Coronavirus (COVID-19)

On February 9, 2022, New York Governor Kathy Hochul announced that she would let the New York mask mandate lapse on its Thursday, February 10, 2022 expiration date. The Governor’s lifting of the statewide rule, which required businesses to either require proof of vaccination or universal masking indoors, does not yet include an end to mandatory masking in schools, despite a slew of action to that effect in neighboring states, including New Jersey, Connecticut, and Massachusetts. California is also allowing statewide masking requirements for businesses and many other indoor public spaces to expire on February 15, 2022.

Continue Reading Mask Off: New York Governor Drops Mask Mandate, for Now

On January 26, 2022, the City and County of San Francisco released an updated Health Order No. C19-07y (the “Updated Health Order”), which addresses a number of rules issued in an effort to combat continued spread of COVID-19, including changes in exemptions to the universal indoor mask mandate.  Specifically, effective February 1, 2022, the Updated Health Order renews a previously-suspended masking exemption for vaccinated workplaces, with a few significant changes.

First, under the revised mask exemption, only employees who are “Up to Date” on vaccination (see below for definition) may go unmasked in the workplace, assuming the other conditions for the exemption are met.  Other individuals must wear masks at all times, subject to limited exceptions (e.g., alone, while eating).  Further, consistent with the Cal/OSHA definition of an outbreak, this exemption only applies if there have been no outbreaks (currently defined as three or more COVID-19 cases in an “exposed group” within a 14-day period) in the past 30 days.

Continue Reading Mask On, Mask Off? San Francisco Again Revises Its Rules for Universal Face Coverings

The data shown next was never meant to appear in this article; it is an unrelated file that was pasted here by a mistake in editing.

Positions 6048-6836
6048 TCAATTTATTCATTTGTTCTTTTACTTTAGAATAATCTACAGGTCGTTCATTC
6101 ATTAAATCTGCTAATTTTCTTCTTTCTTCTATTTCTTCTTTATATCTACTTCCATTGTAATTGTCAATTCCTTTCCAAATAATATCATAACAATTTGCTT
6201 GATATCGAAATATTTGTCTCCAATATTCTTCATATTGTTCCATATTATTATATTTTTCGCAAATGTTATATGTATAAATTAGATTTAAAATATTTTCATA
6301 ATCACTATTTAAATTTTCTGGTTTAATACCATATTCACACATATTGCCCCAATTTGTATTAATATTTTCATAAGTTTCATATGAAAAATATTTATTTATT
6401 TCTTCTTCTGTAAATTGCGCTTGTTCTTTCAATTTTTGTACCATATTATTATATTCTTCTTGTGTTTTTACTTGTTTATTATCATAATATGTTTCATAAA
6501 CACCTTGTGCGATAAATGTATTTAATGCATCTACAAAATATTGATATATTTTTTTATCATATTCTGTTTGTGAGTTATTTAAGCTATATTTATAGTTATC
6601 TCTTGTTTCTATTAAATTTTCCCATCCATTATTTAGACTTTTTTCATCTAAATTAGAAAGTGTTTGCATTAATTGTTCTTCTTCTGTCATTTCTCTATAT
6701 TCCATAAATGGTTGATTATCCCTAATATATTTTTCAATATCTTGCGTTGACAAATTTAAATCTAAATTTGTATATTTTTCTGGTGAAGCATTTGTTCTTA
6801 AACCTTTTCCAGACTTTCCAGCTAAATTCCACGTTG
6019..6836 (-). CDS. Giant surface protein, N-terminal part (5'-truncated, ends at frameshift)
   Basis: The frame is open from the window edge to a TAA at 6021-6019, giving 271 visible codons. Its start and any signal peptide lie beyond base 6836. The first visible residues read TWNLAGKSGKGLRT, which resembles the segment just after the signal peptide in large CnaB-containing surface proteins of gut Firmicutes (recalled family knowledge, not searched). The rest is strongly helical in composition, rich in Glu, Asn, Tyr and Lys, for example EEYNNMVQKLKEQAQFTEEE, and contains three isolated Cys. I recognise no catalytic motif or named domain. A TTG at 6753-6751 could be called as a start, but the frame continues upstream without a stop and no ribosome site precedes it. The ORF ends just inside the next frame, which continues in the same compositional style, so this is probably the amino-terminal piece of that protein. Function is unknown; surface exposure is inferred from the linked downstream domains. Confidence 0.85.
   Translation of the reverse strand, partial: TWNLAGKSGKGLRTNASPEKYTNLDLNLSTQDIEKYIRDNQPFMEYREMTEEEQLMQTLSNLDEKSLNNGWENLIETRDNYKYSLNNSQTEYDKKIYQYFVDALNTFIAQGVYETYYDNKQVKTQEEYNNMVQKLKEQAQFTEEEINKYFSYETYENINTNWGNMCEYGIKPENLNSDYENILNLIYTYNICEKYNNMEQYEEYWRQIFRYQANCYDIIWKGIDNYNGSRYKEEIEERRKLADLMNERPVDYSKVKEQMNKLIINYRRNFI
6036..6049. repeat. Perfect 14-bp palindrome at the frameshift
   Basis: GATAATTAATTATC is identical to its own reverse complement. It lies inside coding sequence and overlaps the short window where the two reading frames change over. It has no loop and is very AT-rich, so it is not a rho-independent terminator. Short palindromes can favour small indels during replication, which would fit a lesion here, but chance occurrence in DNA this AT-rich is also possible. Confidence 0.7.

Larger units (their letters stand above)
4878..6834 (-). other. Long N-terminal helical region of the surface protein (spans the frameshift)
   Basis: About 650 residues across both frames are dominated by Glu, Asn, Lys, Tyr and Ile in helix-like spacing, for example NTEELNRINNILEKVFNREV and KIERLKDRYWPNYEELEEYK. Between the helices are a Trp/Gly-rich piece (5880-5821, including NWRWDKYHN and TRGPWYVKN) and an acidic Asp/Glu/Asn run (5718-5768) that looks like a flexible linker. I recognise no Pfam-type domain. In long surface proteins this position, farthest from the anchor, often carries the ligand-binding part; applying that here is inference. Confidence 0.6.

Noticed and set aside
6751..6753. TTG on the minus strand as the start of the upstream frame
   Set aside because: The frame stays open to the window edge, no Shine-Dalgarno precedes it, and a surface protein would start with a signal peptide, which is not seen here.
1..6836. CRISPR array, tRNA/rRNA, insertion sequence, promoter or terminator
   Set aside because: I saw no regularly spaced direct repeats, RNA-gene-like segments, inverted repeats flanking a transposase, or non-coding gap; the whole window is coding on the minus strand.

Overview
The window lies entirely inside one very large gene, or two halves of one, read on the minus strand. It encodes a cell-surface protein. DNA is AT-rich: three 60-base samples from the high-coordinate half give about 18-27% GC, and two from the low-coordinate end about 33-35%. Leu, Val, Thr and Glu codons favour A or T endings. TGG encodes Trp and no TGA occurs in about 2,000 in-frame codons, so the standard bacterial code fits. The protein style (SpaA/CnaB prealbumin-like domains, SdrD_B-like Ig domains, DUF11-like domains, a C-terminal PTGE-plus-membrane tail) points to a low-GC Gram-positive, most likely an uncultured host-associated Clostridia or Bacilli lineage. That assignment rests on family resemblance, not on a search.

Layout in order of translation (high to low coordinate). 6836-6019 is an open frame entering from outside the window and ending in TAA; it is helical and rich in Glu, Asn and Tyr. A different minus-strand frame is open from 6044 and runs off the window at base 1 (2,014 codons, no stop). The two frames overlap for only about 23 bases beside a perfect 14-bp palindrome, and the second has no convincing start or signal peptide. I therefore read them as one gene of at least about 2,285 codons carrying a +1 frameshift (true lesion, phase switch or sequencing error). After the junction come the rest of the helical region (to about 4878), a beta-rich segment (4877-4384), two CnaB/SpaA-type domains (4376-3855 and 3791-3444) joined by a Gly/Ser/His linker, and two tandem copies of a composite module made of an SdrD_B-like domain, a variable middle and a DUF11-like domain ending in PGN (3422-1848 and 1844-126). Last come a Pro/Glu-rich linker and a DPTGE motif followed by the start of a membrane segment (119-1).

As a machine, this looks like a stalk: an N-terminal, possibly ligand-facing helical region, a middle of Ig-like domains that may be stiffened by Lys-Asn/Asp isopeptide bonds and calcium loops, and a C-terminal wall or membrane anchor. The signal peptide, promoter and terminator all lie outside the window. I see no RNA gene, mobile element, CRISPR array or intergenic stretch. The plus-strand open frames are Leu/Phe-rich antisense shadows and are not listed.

As featured in #WorkforceWednesday:  This week, we look at how state and local COVID-19 requirements and new COVID-19 benefits are shifting employers’ policies once again.

Continue Reading Video: SCOTUS OSHA Decision Reactions and the Impact of New COVID-19 Benefits on Employers – Employment Law This Week

As we have previously explained, pursuant to Section 1 of the NY HERO Act, employers were required to prepare an airborne infectious disease exposure plan, and implement such plans when the New York State Commissioner of Health has made a designation that a highly contagious communicable disease presents a serious risk of harm to public health. Currently, such a designation is in effect until February 15, 2022. The New York State Department of Labor (“NYSDOL”) prepared model plans based on their published Airborne Infectious Disease Exposure Prevention Standard (“Standard”). On August 25, 2021, the NYSDOL published a set of emergency regulations, identical to the Standard, in the New York State Register. Although they had not been formally adopted, most businesses have been following the Standard.

Continue Reading New York HERO Act “Standard” Formally Adopted as Emergency Rule